Proud American farmers have been reduced to relying on aid instead of being able to make a living selling their crops. And the aid isn’t covering the full impact of the trade war anyway.
Meanwhile, the cost to the taxpayer has been truly enormous. Already, the administration’s program to help farmers negatively affected by the trade war has paid out more than $28 billion.
$28 billion with a “b.”
Now I know that today, with government debt in the trillions, that may seem like a modest amount. But to give you an idea of how much this really is, think back to 2008.
That’s when the federal government bailed out two of the big three U.S. car companies: GM and Chrysler. And to be fair, Ford did receive bridge loans for their auto financing arm so they could keep making car loans to new buyers – but they didn’t have any of their company’s shares purchased.
In the years since, this auto bailout became hugely unpopular, seen by many as the government wasting money on companies that should have been allowed to go under. Others would say that it was a necessary step to keep the 2008 recession from spiraling into a depression.
After all was said and done, the U.S. Treasury reports that the auto bailout cost U.S. taxpayers $10.2 billion. That really puts into perspective what has already been spent helping American farms deal with the Chinese trade dispute – an amount that is 2.75 times bigger than the auto bailout.
And unlike buying shares in the car companies and giving loans, the farm program gives aid, not loans and equity infusions. This money is not being paid back.
In short, the American farmer is struggling – but the subsidies are allowing many to survive.
But as the President has already shown with his massive farm aid program, he is aware of this. With the 2020 presidential election approaching and farmers having voted heavily for him in the last election, chances are that he will continue to try to help farmers.
That’s why he keeps talking about China having to buy soybeans and other American farm goods as part of any trade deal.
It’s also why the Trump Administration is so urgently pursuing that deal right now.
When that deal comes, the relief to American farmers and the Midwest will be huge.
It could also benefit your wallet…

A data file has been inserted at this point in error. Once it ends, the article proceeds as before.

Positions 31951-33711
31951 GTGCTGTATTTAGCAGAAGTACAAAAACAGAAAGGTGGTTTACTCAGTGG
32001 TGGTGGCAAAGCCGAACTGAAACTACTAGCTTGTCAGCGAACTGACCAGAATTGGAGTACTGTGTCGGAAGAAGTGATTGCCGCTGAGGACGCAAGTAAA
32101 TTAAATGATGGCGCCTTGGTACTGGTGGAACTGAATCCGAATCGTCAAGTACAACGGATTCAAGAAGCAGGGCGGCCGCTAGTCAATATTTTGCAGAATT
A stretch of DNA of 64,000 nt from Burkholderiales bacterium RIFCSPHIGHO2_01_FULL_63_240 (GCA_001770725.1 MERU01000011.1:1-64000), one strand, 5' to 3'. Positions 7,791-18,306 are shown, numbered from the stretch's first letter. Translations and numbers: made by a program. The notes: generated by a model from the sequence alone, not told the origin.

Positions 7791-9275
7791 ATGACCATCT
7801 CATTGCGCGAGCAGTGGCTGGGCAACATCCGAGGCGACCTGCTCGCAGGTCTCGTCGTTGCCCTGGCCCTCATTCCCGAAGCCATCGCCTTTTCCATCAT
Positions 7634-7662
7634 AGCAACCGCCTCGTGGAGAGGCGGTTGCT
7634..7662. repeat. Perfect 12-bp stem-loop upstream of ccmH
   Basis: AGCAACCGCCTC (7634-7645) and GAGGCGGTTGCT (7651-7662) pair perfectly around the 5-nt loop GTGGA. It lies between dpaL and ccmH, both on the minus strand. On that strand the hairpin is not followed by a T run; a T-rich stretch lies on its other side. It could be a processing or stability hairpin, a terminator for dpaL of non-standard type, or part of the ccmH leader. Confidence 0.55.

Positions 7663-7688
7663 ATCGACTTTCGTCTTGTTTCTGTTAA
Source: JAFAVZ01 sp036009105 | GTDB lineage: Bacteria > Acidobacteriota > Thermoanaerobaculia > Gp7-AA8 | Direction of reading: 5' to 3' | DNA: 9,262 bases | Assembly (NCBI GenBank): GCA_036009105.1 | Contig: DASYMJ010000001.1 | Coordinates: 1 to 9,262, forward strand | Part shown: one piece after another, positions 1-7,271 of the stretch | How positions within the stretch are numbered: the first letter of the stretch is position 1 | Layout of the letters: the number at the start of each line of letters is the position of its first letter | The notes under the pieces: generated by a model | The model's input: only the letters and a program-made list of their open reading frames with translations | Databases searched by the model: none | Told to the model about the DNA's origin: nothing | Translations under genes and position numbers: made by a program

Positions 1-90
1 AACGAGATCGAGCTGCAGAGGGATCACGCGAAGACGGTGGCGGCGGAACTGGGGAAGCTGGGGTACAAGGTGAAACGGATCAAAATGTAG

The Auto Industry Recovered – So Will Our Hearty Farmers
As you can imagine, stocks tied to American agriculture are struggling right now. For example, the Invesco DB Agriculture Fund (DBA), an exchange traded fund (ETF) that tracks the prices of corn, soybean, sugar, and other agricultural commodities, is down about 4.81% this year.
But once a trade deal between China and the U.S. is signed, you can expect this to bounce back up. President Trump has talked about China agreeing to buy $50 billion worth of farm goods from America as part of any deal.
That combined with the lifting of the 25% tariff on American farm goods sold in China would be a huge demand boost. And when demand goes up faster than supply can keep, so do prices.
Archer-Daniels-Midland Co. (ADM), a company that stores, processes, and sells farm commodities, will also benefit. It’s slightly up for the year already and has a dividend yield of just over 3%.
Once the trade deal lands, its business will boom, and the stock price should follow.
A similar story is likely for Deere & Co. (DE), the famous manufacturer of farming machinery. Deere has suffered as farmers have been delaying investment amid the agricultural slump. But all that demand still exists, suppressed as farmers make do with older equipment because they have to.
Once money starts flowing again, that pent-up demand should see Deere’s business shoot up.
Keep an eye on these agricultural plays while we wait for the trade negotiations to end.
When the Great Recession bottomed out in March of 2009, those who rode auto stocks up made big money. The same could happen with a China trade deal and a recovery of agriculture-related stocks.